Deborah found both in Rama Shagaya, a Bryn Mawr and Harvard Business School alumnus who, at the time, was was on the lookout for Africa-related projects to get involved in. Between them, the Golden Baobab Prize officially took off in July 2008.
“So I got some money, came home one summer, plugged myself in an internet cafe, and the goal was to start the first - okay well, at that time it wasn’t even that ambitious - the goal was just to organize this writing competition.”
Things didn’t turn out so simple. Golden Baobab needed a website, judges, and a good amount of publicity and promotion to reach the furthest corners of Africa. To top it all off, Debbie was still a full-time college student.
“I had no experience at web design. I had to build a website that summer,” Debbie remembered. “But it worked.”
With only 12 entries submitted that summer, and on the verge of writing off the literary award as a failure, Deborah received some invaluable advice from a mentor.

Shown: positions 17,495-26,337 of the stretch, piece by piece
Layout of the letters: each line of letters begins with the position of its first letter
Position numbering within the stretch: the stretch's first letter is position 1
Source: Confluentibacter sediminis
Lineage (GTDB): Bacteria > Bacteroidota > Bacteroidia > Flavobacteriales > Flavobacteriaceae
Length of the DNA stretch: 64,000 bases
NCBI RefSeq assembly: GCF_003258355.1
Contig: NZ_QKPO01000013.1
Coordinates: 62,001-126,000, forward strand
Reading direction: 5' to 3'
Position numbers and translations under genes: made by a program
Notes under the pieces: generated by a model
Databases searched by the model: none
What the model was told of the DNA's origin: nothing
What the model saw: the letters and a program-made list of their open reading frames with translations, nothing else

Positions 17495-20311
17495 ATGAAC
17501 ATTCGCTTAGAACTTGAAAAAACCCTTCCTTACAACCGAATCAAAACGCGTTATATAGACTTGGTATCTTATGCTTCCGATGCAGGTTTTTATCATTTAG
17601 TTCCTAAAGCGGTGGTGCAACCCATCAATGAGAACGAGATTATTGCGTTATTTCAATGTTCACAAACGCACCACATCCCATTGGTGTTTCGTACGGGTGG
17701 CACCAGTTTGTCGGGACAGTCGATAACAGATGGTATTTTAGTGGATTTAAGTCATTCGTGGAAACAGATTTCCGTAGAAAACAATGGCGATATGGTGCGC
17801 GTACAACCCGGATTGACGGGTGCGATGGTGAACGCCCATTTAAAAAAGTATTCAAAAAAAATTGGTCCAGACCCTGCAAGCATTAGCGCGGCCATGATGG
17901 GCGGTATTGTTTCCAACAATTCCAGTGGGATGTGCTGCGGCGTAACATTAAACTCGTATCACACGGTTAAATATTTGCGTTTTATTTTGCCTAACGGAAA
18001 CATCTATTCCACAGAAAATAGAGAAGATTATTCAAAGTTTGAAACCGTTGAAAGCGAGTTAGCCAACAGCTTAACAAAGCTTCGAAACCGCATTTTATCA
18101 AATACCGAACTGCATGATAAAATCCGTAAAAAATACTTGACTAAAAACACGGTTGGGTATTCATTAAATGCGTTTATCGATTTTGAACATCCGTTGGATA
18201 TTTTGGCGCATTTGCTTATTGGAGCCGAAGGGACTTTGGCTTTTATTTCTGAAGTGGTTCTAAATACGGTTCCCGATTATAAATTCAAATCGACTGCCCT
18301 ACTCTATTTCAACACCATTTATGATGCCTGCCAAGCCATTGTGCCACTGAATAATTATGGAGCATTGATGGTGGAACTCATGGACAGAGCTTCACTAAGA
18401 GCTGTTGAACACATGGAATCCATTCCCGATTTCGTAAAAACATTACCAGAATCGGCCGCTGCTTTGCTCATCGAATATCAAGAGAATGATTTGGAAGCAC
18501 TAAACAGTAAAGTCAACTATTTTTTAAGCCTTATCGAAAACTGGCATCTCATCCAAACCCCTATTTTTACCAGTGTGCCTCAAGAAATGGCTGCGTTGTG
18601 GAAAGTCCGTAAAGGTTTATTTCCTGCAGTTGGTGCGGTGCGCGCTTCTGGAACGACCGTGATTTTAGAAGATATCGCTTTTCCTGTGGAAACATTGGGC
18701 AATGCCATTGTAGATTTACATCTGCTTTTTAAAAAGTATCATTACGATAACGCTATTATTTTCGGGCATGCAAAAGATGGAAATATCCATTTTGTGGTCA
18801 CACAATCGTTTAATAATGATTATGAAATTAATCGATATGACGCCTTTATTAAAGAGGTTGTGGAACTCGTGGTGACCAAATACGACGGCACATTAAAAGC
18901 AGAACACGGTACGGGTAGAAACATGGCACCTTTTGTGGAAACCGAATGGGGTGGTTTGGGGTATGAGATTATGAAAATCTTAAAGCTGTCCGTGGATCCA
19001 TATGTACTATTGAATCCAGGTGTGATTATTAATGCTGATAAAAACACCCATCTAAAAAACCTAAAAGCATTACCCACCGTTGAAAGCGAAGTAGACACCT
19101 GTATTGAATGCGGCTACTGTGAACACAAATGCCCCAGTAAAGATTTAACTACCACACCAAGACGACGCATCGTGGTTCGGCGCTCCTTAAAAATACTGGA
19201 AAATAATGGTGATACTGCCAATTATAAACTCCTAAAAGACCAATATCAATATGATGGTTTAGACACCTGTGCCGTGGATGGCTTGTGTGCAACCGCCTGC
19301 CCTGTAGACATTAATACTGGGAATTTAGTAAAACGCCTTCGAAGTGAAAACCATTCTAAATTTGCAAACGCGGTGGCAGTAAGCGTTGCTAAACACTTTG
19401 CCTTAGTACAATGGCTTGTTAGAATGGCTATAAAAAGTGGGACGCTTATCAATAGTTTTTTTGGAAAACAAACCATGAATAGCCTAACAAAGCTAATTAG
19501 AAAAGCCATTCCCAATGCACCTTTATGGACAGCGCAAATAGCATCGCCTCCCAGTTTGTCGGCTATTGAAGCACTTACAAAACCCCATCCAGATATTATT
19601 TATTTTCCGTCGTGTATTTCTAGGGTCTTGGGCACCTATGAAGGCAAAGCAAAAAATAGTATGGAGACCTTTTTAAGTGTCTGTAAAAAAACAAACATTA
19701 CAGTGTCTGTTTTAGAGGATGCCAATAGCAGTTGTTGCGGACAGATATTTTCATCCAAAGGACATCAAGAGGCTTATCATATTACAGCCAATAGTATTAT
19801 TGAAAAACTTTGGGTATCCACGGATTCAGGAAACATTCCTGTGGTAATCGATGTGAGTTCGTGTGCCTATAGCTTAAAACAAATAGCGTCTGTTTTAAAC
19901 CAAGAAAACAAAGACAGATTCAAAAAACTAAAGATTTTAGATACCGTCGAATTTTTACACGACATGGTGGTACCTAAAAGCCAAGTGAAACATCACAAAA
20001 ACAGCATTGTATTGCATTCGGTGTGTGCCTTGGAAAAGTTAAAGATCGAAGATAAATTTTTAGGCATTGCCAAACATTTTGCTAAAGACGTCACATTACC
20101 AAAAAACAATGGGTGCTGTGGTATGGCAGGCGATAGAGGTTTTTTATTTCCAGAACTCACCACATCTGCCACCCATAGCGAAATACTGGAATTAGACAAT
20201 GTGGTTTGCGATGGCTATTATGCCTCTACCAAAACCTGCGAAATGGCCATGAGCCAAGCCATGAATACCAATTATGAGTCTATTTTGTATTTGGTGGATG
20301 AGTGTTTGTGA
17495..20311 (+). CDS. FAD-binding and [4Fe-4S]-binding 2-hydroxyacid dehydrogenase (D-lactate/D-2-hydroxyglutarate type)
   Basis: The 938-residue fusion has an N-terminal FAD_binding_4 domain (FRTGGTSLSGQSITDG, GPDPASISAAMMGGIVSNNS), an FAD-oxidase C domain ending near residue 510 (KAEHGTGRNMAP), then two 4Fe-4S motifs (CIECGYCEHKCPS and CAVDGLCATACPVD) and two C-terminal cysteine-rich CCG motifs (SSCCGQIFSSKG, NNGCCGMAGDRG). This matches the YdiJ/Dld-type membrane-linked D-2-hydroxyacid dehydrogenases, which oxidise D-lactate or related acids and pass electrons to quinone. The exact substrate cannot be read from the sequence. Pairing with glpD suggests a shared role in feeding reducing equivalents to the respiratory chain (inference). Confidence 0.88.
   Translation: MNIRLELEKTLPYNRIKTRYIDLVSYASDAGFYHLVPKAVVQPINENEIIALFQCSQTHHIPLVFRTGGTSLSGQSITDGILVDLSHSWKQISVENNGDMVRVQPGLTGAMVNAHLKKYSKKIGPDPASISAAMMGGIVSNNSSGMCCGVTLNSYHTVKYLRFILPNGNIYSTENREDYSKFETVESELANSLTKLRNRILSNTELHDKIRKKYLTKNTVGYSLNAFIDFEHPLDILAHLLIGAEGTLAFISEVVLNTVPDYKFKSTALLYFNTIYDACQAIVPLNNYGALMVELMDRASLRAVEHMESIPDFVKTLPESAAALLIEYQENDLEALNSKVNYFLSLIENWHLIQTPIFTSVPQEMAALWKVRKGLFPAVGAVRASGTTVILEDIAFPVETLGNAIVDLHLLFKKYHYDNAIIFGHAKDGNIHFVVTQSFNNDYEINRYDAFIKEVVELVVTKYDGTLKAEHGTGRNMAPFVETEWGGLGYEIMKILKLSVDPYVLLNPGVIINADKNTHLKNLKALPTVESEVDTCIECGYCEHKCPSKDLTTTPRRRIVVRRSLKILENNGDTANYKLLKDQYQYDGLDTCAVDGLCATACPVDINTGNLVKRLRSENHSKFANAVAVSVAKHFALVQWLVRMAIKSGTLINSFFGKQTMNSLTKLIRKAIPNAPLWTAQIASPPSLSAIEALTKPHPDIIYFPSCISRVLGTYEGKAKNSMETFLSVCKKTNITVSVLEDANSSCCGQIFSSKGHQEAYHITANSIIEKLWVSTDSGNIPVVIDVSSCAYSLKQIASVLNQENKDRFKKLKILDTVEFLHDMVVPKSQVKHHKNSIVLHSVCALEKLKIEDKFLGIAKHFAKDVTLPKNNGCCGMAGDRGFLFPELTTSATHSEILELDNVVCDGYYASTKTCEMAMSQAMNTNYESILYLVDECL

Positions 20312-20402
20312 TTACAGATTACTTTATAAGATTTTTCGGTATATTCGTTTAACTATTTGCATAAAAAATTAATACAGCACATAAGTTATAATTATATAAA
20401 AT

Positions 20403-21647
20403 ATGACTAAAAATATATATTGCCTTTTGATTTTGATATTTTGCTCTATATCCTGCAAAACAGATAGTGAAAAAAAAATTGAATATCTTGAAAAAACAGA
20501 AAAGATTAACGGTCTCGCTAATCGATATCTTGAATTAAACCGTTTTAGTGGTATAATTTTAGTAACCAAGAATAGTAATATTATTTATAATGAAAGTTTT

“One of the older mentors that I have was like, actually no. Since you run it you can decide whether it has failed or not,” Deborah remembered. “You can say this has not failed because I’m going to extend the deadline and put in more work to get more people to write.”
And so she continued.
A couple of months later, the number of entries submitted totalled 76 stories from 9 countries, something Deborah describes as “a great success for something we marketed with zero dollars.”
She added: “What was interesting about the first year was that we were going to give 3 different prizes, $800 each. I didn’t have any of this money.”
To raise the funds, both co-founders dipped into their pockets. The book drive club which Deborah started at Bryn Mawr also helped raise $800 for one prize. The remainder was covered after Deborah “literally went around to people begging.”
|Reading with kids at Accra's Mamprobi Gale Community Library|
Challenges, Motivation, and Personal Growth
According to Deborah, the key aim of Golden Baobab is to discover, nurture and celebrate promising writers of African children’s stories.
The fact that the prize is overseen primarily by a team of volunteers demonstrates just how passionate the organization is about its cause. Unfortunately, not having a full-time team has also been a major challenge.